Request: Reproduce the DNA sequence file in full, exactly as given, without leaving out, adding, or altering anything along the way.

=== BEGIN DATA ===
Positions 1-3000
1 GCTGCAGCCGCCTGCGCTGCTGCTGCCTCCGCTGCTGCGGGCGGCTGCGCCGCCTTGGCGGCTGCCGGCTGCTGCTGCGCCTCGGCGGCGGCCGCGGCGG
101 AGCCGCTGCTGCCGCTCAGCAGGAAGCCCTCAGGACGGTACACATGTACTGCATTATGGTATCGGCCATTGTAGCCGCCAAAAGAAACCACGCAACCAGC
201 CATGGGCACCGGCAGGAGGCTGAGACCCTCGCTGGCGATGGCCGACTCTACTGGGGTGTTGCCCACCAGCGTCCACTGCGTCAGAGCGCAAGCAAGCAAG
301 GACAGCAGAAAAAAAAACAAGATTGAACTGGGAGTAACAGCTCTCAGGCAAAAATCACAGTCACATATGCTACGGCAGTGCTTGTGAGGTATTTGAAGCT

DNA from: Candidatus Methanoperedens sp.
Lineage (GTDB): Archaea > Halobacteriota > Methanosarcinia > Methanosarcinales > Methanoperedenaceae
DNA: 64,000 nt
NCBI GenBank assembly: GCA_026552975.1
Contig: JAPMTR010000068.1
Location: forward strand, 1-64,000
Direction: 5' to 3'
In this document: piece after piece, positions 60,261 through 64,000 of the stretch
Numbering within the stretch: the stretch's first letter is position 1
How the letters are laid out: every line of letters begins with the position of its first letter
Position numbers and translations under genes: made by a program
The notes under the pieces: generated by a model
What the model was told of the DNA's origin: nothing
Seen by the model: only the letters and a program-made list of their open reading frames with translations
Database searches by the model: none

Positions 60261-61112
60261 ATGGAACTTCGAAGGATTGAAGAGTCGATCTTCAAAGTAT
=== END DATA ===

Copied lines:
Positions 1-3000
1 GCTGCAGCCGCCTGCGCTGCTGCTGCCTCCGCTGCTGCGGGCGGCTGCGCCGCCTTGGCGGCTGCCGGCTGCTGCTGCGCCTCGGCGGCGGCCGCGGCGG
101 AGCCGCTGCTGCCGCTCAGCAGGAAGCCCTCAGGACGGTACACATGTACTGCATTATGGTATCGGCCATTGTAGCCGCCAAAAGAAACCACGCAACCAGC
201 CATGGGCACCGGCAGGAGGCTGAGACCCTCGCTGGCGATGGCCGACTCTACTGGGGTGTTGCCCACCAGCGTCCACTGCGTCAGAGCGCAAGCAAGCAAG
301 GACAGCAGAAAAAAAAACAAGATTGAACTGGGAGTAACAGCTCTCAGGCAAAAATCACAGTCACATATGCTACGGCAGTGCTTGTGAGGTATTTGAAGCT

DNA from: Candidatus Methanoperedens sp.
Lineage (GTDB): Archaea > Halobacteriota > Methanosarcinia > Methanosarcinales > Methanoperedenaceae
DNA: 64,000 nt
NCBI GenBank assembly: GCA_026552975.1
Contig: JAPMTR010000068.1
Location: forward strand, 1-64,000
Direction: 5' to 3'
In this document: piece after piece, positions 60,261 through 64,000 of the stretch
Numbering within the stretch: the stretch's first letter is position 1
How the letters are laid out: every line of letters begins with the position of its first letter
Position numbers and translations under genes: made by a program
The notes under the pieces: generated by a model
What the model was told of the DNA's origin: nothing
Seen by the model: only the letters and a program-made list of their open reading frames with translations
Database searches by the model: none

Positions 60261-61112
60261 ATGGAACTTCGAAGGATTGAAGAGTCGATCTTCAAAGTAT